Posted: Wednesday, June 14, 2023
A group of researchers from Temple University Health System and Fox Chase Cancer Center, Philadelphia, studied the differences in recurrence and survival rates of patients with muscle-invasive bladder cancer who were treated with neoadjuvant cisplatin-based chemotherapy prior to radical cystectomy. The investigators compared patients who had received fewer than three cycles of chemotherapy with patients who had received three or more. They found that early cessation of chemotherapy had significant implications on outcomes in these patients. Their findings were presented during the 2023 American Society for Clinical Oncology (ASCO) Annual Meeting (Abstract 4586).
“If patients are able to tolerate the three cycles of neoadjuvant chemotherapy, clinicians should encourage and try to support patients to receive all three cycles,” said lead author Anumita Chakraborty, MD, in a Fox Chase press release. “Patients who receive less than three cycles would need to be followed very closely after treatment to monitor for recurrence because they have a significantly higher recurrence rate.”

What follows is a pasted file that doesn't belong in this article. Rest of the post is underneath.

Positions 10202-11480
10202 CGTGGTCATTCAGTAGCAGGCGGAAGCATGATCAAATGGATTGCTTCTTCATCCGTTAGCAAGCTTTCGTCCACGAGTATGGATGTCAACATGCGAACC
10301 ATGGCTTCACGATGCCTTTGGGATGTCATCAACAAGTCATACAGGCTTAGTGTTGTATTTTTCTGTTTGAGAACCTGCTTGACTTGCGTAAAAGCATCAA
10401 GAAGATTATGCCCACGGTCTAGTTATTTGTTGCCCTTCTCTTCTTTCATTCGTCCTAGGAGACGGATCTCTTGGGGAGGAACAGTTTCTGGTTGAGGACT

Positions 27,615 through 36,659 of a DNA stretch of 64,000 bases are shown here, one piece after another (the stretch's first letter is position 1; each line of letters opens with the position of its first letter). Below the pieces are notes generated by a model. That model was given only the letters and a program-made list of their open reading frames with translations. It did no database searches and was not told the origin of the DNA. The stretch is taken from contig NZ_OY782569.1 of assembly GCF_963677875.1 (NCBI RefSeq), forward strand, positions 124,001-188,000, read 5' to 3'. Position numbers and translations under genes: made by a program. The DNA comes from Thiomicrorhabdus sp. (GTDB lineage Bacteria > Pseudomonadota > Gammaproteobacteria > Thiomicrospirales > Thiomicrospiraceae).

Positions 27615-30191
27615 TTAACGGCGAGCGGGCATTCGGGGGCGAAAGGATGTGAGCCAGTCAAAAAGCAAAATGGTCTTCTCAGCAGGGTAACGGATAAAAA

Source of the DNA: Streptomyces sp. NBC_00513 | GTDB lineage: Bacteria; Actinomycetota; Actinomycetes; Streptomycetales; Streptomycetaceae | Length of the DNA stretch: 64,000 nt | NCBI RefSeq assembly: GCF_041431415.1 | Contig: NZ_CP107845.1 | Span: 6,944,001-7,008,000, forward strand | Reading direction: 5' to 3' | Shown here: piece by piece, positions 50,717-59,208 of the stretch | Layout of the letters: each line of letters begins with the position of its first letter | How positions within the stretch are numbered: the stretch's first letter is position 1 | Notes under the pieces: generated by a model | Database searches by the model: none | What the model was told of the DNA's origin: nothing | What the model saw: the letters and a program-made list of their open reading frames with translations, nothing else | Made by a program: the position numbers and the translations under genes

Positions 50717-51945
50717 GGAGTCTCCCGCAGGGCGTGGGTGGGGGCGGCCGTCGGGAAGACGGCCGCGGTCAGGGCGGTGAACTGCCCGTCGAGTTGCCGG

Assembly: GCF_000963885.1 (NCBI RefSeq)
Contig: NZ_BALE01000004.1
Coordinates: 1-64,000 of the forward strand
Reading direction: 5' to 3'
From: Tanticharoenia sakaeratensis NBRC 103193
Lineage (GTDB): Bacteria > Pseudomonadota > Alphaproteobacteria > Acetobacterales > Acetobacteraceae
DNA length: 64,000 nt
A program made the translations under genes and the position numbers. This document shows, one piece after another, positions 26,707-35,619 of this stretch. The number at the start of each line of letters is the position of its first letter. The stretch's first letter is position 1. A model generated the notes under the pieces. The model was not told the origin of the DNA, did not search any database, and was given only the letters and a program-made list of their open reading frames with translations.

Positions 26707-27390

The current standard of care for neoadjuvant chemotherapy for muscle-invasive bladder cancer is at least three cycles of neoadjuvant cisplatin-based chemotherapy prior to radical cystectomy. However, some patients stop chemotherapy early because of toxicity-related side effects.
The researchers reviewed the records of 195 patients, 30 of whom had received fewer than three cycles. They compared the pathologic response, cancer recurrence, and overall survival rates of the two patient groups.
The research team discovered that patients who completed fewer than three cycles of chemotherapy were more likely to have worse outcomes than patients receiving the standard of care. These patients were also more likely to experience cancer recurrence, and they were 40% less likely to survive 5 years after treatment. The team confirmed that although this study revealed statistics with clinical implications for both patients and physicians, future studies are still needed to solidify these findings.
Disclosure: Dr. Chakraborty reported no conflicts of interest. For full disclosures of the other study authors, visit coi.asco.org.